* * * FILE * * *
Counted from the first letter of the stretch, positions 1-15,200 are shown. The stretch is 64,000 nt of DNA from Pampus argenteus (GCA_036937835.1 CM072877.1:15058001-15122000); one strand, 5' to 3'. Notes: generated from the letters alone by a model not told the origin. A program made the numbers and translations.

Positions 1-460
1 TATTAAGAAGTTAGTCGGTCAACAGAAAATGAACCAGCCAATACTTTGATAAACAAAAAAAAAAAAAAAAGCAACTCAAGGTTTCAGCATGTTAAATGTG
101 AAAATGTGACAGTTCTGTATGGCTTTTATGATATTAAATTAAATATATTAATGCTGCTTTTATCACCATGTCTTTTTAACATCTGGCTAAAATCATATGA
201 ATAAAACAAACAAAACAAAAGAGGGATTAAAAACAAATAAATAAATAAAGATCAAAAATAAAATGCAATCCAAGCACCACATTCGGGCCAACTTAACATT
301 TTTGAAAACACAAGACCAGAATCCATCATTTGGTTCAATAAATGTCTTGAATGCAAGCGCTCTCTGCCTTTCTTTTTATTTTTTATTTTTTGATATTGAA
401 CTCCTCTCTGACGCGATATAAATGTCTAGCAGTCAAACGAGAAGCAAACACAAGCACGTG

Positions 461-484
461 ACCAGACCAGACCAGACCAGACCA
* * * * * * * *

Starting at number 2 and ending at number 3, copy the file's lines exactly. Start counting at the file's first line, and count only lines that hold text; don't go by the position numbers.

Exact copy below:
Positions 1-460
1 TATTAAGAAGTTAGTCGGTCAACAGAAAATGAACCAGCCAATACTTTGATAAACAAAAAAAAAAAAAAAAGCAACTCAAGGTTTCAGCATGTTAAATGTG